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  1. Analysis
September 30, 2014

Dairy in India: The supply chain issues facing the sector

India's poor road network and lack of investment in cold chain infrastructure have long challenged the country’s dairy industry, highlighting the value for companies of undertaking the tough task of establish their own milk collection.

India’s poor road network and lack of investment in cold chain infrastructure have long challenged the country’s dairy industry, highlighting the value for companies of undertaking the tough task of establish their own milk collection.

“Dependence on contractors for milk collection leads to a high level of compromise on the quality of milk,” Kuldeep Sharma, founder of New Delhi-based dairy industry consultants Suruchi Consultants, says. He says with collection points thinly dispersed in rural areas and summer milk supplies often being scarce, hands-on control over milk collection makes sense.

Siva Nagarajan, managing director of Indian dairy company Mother Dairy Fruits & Vegetables, says these difficulties are compounded by hot ambient temperatures, which makes sourcing competency crucial to ensuring milk quality. “The question is how well you are able to assure milk availability,” he tells just-food.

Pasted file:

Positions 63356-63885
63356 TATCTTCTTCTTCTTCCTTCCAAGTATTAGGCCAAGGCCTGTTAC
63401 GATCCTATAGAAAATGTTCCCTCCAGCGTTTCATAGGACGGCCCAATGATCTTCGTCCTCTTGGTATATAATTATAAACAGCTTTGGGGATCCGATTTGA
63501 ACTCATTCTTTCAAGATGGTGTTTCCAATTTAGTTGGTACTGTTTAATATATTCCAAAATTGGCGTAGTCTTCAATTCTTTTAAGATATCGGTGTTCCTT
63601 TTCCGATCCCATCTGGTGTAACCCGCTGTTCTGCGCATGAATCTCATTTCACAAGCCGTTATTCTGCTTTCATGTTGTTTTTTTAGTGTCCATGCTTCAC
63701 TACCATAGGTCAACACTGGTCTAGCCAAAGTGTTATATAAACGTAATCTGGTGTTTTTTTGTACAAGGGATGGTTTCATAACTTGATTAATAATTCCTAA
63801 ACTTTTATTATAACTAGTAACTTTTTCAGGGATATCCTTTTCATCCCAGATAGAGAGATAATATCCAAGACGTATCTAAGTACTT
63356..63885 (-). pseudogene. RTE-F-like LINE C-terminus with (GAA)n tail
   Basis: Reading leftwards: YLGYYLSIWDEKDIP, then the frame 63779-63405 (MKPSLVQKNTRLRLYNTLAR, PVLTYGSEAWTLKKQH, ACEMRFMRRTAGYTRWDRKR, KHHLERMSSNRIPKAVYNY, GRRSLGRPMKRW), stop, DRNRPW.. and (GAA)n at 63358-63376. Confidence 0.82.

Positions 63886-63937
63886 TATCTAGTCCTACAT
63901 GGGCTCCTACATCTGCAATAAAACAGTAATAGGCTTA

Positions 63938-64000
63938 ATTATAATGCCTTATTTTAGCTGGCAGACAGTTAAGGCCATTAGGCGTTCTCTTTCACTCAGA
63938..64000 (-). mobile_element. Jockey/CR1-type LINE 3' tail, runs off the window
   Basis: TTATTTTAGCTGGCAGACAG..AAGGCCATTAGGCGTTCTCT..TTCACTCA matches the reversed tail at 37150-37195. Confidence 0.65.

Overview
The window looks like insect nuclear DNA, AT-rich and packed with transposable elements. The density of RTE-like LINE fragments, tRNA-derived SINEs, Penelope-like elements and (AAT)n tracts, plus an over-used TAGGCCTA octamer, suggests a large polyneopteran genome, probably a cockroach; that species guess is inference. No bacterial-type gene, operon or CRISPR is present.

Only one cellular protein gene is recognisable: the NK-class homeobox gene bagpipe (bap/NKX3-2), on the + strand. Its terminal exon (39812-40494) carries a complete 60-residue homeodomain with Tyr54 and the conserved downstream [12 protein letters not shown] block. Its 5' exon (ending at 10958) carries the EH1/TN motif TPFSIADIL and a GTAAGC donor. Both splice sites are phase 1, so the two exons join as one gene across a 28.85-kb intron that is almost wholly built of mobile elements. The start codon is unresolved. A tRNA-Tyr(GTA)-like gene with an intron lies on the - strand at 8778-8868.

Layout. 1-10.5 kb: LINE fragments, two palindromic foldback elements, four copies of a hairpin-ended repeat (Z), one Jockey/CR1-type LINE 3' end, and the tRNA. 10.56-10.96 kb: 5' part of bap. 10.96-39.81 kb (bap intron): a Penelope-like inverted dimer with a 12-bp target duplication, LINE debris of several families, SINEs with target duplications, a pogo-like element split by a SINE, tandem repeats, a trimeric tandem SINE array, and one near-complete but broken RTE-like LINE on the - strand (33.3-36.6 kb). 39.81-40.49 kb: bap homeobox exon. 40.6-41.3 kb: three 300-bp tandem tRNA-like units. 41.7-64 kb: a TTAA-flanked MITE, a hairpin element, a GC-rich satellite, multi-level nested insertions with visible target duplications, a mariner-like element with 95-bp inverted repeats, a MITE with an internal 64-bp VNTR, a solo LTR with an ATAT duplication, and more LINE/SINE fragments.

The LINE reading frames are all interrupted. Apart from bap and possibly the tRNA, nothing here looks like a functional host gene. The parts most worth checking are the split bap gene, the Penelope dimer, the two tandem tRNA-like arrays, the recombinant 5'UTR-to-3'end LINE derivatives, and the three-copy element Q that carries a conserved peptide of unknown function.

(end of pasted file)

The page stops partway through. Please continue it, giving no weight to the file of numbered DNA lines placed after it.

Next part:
This is particularly challenging given what a study from the Associated Chambers of Commerce and Industry of India (ASSOCHAM) said is the country’s “concentration” of milk production in pockets of the state. That is good news for companies based in areas with burgeoning dairy sectors, such as Andhra Pradesh, Rajasthan, Kerala, Karnataka and Gujarat. However, other states have much lower dairy production, for instance northern states such as Jammu & Kashmir, or Himachal Pradesh. This, together with the high cost of transportation in India’s under-financed infrastructure has led to increasing disparities between states in terms of per-capita milk availability, according to the ASSOCHAM report.

What is needed is more investment, ASSOCHAM argues. “It is imperative for India’s dairy industry to streamline its value chain processes and integrate the smallholder dairy producers…to improve the overall performance of the industry, more so as they possess inherent strengths like low production costs, lower liabilities and limited liquidity risk.”

Industry experts have long criticised a lack of government aid in building cold chain infrastructure. However, Nagarajan says the dairy industry should be building the supply chain by itself. “We do not want the government to run the dairy business in any way,” he says.

Nagarajan adds companies have not been attracted to the cold chain business because it has been unprofitable. However, improvements in technology and techniques could change that equation, he suggests. “Some cold chain companies have come up, like the [newly] listed company Snowman Logistics, that have the ability to stick together a system,” he says.  

Meanwhile, new entrants in the dairy sector are enhancing milk processing capacities. Indian FMCG group ITC, which will begin operations at its first milk processing unit by the end of this year, has also decided to set up electronic-testing equipment at its milk collection centres. It has also set up partnerships with banks so that it can pay farmers electronically, a company spokesperson told just-food.